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Mental health

Let’s talk about suicide: Napa County Suicide Prevention Council launches awareness campaign

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Suicide Prevention Council

Denise Bleuel, right, and Jim Warnock joined the Napa County Suicide Prevention Council to help reduce the stigma surrounding suicide, spread awareness and help prevent other families from losing their loved ones through suicide. Bleuel’s son, Quoyah, died by suicide Dec. 10, 2015. He was 37 years old.

Nine people have died by suicide in Napa County so far this year. Last year, there were 18 deaths by suicide. Between January 2000 and June 2017, 245 people died by suicide, according to county officials.

In 2016, two of those people were only teenagers – one a student at Redwood Middle School, the other attended Vintage High School. Out of their deaths came discussions – discussions about what parents could do, what professionals could, and what the community could do to see the signs and potentially save people, to prevent suicide.

Aldea’s Courage Village was formed, Teens Connect was formed and, finally, toward the end of 2017, the Napa County’s Suicide Prevention Council was formed. These groups, along with others in the county, are working together to spread awareness, to end the stigma around suicide, and prevent more deaths.

The council has been meeting since November and has already started launching projects. Their first awareness campaign, which is focused on anti-stigma messaging, was launched Monday.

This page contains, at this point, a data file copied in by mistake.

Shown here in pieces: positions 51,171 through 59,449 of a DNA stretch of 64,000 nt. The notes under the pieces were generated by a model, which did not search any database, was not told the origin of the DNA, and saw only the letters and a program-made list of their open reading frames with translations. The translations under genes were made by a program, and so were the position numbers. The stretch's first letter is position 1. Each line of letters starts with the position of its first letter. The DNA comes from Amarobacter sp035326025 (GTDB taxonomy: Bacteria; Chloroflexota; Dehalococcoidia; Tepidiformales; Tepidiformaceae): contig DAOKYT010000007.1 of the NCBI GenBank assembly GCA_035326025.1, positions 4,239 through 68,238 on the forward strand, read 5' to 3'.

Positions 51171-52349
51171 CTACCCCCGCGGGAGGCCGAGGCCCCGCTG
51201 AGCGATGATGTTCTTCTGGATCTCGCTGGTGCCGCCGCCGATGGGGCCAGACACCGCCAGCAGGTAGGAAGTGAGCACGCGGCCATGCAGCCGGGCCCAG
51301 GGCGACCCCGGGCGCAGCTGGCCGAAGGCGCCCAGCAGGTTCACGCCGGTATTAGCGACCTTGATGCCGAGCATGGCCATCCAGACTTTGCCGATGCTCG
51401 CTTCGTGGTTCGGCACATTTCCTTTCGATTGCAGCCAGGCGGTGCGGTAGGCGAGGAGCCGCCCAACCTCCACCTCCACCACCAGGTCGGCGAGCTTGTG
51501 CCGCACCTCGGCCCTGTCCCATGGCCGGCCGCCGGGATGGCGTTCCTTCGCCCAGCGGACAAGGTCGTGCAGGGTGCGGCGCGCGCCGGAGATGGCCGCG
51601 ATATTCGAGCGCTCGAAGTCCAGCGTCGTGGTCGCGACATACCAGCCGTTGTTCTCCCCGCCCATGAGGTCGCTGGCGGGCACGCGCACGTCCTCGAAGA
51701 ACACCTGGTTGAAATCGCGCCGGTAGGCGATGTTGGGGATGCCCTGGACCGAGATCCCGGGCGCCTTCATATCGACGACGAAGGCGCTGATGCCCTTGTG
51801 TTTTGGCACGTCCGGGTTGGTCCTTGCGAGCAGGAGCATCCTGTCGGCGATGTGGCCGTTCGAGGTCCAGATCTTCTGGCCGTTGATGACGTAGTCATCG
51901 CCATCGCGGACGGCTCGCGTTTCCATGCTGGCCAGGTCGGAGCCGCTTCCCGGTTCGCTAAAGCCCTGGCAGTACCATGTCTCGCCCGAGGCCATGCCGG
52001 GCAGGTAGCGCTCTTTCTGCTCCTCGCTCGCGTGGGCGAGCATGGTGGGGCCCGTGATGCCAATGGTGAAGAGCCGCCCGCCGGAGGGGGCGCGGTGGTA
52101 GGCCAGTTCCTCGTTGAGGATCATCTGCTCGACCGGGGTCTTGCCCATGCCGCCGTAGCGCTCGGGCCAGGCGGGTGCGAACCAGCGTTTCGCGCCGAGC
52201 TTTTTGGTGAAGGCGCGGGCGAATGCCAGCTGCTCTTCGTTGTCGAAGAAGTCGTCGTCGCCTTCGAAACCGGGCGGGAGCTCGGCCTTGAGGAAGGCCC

Denise Bleuel, a retired clinical social worker, and her husband, Rev. Jim Warnock, are part of this council. They lost their son, Quoyah, to suicide on Dec. 10, 2015. He was 37 years old.

“My son, Quoyah, was a brilliant, kind, handsome and enormously creative man,” Bleuel said. He loved the outdoors, fishing, and gardening. He was an artist. But he also had a mental illness.

Suicide Prevention Council

A pen and ink self-portrait drawing that Denise Bleuel's son, Quoyah, drew in 1996. Bleuel and her husband Jim Warnock joined the Napa County Suicide Prevention Council to help reduce the stigma surrounding suicide, spread awareness and help prevent other families from losing their loved ones through suicide. Bleuel’s son, Quoyah, died by suicide Dec. 10, 2015. He was 37 years old.